The ministry might also send letters to headteachers asking them to “explain” one thing or another. There have been times when Moscow schools’ heads were summoned to the investigative committee for a chat. And now the government might think, “We’ve got a new problem with these protesting youngsters: let’s discover where they hang out and nip it in the bud”.
So it’s natural that schools are under pressure from the Ministry. But if a student is having some problems over his or her activism, a good headteacher will write them a good reference and warn them that questions have been asked about them.
You also need to understand that propaganda in the form of these lessons in patriotism just doesn’t work. Young people are generally apolitical: they’re sick of the official ideology and how it’s presented to them. I can predict that if lessons in patriotism are made compulsory, they’ll have no impact, because the school kids just won’t play along. And any teacher who sets him or herself up as a mentor and a person who knows how everything plays out is also not the best approach.
Student strategies for resistance
I believe that if teachers are putting pressure on a student, he or she has the right to stand up for their rights. They should complain to the headteacher that there are things happening in class that have nothing to do with the subject they’re supposed to be studying. If students are facing more serious repercussions, I would suggest they get in touch with the Public Verdict Foundation, which runs a support programme for young people who are having problems because of their civil activism.
If, on the other hand, it’s a member of staff who is facing official harassment, I haven’t heard of anyone losing their job, apart from one teacher in Krasnoyarsk who was fired for showing Aleksey Navalny’s film “Don’t Call him ‘Dimon'”, where he accuses prime minister Dmitry Medvedev of involvement in corruption on a massive scale. But unfortunately, we’re unlikely to hear these things unless they are happening to people we know. In such cases, teachers are usually “persuaded” to write letters saying that they are leaving “of their volition”. So we don’t know whether he was just fed up, or was forced out by the school head because several students in his class had been arrested during protests.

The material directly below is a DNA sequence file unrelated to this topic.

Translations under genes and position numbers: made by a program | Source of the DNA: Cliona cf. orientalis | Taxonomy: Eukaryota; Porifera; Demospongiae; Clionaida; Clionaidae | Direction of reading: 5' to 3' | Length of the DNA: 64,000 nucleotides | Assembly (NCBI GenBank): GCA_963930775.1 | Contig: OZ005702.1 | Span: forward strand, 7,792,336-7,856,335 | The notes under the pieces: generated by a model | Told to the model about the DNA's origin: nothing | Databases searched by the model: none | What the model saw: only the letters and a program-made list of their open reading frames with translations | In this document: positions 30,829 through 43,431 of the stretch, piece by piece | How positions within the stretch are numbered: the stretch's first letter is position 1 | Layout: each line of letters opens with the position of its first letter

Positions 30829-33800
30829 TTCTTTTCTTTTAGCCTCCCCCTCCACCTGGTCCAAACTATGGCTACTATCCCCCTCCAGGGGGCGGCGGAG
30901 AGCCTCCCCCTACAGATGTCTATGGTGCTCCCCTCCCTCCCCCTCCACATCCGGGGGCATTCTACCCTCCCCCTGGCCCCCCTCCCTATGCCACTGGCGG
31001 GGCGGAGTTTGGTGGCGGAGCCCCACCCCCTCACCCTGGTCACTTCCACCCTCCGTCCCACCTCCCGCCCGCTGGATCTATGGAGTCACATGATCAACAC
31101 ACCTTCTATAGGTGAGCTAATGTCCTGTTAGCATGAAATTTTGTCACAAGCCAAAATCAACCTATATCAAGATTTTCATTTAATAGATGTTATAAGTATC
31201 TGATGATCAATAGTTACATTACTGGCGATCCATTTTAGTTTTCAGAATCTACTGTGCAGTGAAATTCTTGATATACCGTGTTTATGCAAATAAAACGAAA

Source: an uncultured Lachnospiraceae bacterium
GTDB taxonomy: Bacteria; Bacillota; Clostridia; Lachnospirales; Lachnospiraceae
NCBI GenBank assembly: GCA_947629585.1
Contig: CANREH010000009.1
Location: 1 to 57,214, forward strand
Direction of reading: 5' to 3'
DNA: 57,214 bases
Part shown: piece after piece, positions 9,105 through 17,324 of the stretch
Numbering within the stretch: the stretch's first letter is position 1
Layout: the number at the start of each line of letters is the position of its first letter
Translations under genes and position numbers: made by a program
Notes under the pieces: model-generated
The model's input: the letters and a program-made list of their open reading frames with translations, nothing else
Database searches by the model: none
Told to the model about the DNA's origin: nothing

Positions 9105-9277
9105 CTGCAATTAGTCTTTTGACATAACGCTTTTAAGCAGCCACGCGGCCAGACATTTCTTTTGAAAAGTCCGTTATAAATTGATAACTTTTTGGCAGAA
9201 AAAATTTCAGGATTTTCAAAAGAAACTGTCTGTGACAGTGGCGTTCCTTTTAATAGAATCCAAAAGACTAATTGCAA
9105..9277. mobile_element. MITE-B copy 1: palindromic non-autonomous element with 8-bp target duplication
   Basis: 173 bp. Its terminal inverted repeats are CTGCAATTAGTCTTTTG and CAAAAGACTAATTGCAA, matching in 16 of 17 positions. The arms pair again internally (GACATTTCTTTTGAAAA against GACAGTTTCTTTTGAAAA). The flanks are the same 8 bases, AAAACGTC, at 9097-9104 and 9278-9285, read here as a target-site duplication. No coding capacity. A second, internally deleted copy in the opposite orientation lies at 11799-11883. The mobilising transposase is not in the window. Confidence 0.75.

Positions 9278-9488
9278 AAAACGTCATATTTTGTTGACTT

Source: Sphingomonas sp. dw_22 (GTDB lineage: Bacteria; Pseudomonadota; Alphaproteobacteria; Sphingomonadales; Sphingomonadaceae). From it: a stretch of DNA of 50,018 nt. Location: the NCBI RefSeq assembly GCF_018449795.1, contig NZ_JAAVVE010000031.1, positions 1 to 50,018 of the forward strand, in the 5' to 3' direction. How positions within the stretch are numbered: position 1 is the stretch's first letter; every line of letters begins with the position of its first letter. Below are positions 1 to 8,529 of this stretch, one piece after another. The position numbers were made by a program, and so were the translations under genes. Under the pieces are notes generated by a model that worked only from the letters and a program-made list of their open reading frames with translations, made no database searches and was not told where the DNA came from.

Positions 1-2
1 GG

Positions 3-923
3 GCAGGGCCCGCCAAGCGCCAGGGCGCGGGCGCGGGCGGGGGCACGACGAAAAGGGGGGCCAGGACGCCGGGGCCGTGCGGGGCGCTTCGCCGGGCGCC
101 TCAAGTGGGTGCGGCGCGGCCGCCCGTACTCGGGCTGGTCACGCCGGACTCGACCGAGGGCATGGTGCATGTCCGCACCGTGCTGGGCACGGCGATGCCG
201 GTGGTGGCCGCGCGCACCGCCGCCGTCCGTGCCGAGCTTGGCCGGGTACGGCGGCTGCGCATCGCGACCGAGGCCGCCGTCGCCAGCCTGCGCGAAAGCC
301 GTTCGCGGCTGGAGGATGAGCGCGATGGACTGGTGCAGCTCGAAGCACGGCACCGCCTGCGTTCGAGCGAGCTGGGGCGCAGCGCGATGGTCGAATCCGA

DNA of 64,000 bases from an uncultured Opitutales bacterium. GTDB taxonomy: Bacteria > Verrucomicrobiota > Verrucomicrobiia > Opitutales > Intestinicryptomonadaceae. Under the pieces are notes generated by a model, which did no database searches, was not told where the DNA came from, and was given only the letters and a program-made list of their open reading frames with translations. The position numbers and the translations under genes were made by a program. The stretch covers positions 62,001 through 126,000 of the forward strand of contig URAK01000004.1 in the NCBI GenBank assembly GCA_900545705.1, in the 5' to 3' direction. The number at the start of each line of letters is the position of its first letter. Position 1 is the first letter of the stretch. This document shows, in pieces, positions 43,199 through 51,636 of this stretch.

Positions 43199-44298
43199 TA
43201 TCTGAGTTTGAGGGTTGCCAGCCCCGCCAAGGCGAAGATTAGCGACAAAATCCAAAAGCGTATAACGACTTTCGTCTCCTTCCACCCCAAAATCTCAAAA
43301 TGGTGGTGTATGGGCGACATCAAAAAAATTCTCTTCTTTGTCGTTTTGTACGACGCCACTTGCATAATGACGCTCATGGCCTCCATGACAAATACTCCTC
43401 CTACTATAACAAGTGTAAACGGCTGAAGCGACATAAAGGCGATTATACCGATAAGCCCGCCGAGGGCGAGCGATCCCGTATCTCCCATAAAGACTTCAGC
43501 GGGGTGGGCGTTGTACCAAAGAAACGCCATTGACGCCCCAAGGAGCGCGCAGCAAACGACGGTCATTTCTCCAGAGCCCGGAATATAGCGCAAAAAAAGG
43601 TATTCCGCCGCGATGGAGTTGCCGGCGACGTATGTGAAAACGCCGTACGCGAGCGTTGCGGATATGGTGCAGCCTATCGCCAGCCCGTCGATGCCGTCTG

A week after the 26 March protests, I wrote a post on Facebook saying that “I don’t falsify election results, don’t feed my students propaganda and don’t have it in for LGBT kids. But I am still a teacher. There are teachers like me”. My post went viral: other people wanted to echo my feelings. Sometimes teachers like us feel we are living on the margins of our profession, and everyone else is crushed by our society’s values. But that’s not completely true.
The problem is that even our best fellow citizens are used to putting people into boxes. Everyone knows the term “public sector worker”, and mostly see them not as people who are doing important and complex work in pretty difficult circumstances and are directly involved with that same public, but as functionaries controlled by the state, and accordingly treat them with contempt. The government does, of course, want to control them, but everyone is different. And that includes teachers. However much you tell people that you personally haven’t gone to officially organised pro-government rallies, nobody will take any notice.
3. Olga Miryasova, sociologist and secretary of the “Teacher” trade union
These days, a lot of people like to tar everyone with the same brush. When well known journalist and political commentator Sergey Parkhomenko called teachers a pathetic, unprincipled community, his comment became a self-fulfilling prophecy.